Skin sin no. 3: Using too much cortisone Cortisone is one of those products in your home's first-aid kit that you most likely use to treat rashes and bug bites. While mild, over-the-counter forms like Cortaid and cortizone-10 can relieve redness, swelling, and flaking, it's easy to forget that cortisone is a type of steroid, and continual long-term use can lead to tachyphylaxis. That's medical speak for cortisone addiction, says Wu. "[When] the skin gets so used to having cortisone around to control any inflammation, it reacts if you suddenly stop using it," she says. "The skin 'rebounds' by becoming angrier and itchier than ever."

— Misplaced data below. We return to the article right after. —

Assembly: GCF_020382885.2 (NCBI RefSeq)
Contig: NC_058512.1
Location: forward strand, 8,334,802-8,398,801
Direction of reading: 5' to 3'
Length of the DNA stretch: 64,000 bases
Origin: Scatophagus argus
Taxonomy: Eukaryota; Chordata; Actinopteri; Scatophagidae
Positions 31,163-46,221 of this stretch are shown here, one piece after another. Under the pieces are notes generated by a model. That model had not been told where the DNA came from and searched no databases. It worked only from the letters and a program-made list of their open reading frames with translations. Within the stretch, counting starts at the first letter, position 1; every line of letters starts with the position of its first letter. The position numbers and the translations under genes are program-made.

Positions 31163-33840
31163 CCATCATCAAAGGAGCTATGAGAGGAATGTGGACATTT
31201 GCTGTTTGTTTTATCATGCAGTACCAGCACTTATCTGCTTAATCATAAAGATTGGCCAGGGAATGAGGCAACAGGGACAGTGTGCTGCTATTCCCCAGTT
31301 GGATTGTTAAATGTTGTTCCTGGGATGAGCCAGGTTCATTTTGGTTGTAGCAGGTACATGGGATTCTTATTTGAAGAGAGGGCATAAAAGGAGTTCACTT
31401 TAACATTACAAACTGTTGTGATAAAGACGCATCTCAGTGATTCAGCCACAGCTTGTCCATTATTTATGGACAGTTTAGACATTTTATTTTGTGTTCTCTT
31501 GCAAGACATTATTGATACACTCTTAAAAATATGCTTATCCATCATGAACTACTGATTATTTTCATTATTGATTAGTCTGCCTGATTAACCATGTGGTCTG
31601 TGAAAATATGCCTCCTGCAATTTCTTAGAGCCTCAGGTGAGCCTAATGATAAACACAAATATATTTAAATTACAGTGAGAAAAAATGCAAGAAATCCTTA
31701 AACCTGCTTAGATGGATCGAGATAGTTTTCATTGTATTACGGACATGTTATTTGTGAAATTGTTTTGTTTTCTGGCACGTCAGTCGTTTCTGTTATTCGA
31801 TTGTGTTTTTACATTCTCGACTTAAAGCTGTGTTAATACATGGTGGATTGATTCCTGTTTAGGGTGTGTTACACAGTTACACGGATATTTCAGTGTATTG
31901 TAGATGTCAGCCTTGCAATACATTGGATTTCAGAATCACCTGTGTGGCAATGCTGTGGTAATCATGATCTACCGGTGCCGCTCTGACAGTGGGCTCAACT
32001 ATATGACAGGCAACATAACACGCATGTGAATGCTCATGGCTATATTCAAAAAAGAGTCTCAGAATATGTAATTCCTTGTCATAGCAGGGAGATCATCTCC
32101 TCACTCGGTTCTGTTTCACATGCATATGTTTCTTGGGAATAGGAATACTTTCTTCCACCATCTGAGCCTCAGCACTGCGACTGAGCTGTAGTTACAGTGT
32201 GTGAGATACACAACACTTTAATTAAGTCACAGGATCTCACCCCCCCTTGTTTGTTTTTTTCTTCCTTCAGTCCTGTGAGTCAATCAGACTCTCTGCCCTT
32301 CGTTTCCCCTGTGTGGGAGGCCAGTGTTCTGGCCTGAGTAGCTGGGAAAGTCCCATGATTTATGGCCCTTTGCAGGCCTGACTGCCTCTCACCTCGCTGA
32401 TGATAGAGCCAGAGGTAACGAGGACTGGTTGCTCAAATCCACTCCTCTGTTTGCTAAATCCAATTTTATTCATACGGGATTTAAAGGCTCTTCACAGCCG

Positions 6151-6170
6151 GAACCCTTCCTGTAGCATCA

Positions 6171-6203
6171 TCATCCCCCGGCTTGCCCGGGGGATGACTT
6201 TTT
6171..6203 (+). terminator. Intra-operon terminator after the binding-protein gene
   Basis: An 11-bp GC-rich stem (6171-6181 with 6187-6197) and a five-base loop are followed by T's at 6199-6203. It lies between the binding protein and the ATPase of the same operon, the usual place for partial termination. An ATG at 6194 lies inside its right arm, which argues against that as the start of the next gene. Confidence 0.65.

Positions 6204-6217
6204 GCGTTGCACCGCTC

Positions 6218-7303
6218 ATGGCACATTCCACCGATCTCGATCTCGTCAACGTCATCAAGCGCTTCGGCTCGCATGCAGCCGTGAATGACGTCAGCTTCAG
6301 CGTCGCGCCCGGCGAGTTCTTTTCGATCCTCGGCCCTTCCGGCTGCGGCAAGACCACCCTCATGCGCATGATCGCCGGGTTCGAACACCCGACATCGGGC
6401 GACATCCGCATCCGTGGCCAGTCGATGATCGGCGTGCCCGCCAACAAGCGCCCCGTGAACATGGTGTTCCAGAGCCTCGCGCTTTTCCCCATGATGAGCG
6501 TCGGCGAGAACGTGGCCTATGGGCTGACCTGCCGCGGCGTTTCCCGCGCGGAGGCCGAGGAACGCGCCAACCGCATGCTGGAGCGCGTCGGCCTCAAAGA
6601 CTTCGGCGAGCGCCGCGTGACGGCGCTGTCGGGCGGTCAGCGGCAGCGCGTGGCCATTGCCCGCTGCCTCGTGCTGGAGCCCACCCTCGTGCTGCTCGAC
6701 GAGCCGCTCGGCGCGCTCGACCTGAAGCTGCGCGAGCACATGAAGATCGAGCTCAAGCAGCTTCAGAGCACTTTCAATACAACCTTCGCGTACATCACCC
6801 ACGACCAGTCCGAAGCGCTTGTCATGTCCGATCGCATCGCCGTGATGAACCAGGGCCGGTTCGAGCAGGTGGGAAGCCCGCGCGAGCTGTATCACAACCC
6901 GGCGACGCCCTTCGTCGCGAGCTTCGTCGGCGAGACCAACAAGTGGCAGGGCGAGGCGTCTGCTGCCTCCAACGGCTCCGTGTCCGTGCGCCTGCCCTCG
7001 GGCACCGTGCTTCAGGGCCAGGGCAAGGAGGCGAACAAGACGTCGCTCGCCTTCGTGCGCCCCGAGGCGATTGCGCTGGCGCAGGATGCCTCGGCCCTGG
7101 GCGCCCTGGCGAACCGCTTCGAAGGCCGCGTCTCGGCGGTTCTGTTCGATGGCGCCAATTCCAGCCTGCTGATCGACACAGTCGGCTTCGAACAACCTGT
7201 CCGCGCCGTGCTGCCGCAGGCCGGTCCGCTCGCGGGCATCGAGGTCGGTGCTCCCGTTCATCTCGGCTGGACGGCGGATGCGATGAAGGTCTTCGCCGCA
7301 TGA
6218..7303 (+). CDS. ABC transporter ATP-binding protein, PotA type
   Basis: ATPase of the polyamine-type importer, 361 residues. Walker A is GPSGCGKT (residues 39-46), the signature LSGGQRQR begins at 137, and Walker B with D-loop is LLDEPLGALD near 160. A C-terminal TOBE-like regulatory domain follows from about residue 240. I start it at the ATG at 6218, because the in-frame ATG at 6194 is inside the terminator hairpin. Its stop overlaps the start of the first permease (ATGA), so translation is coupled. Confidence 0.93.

Overusing cortisone cream also causes collagen to break down, which leads to thinning of the skin and -- worst-case scenario -- stretch marks. So, how to use this product safely? Wu says to only use it when you really need it, and for a max of two weeks at a time. Also, use the mildest form and apply a very thin layer on areas with thin skin, such as the groin, face, and underarms.
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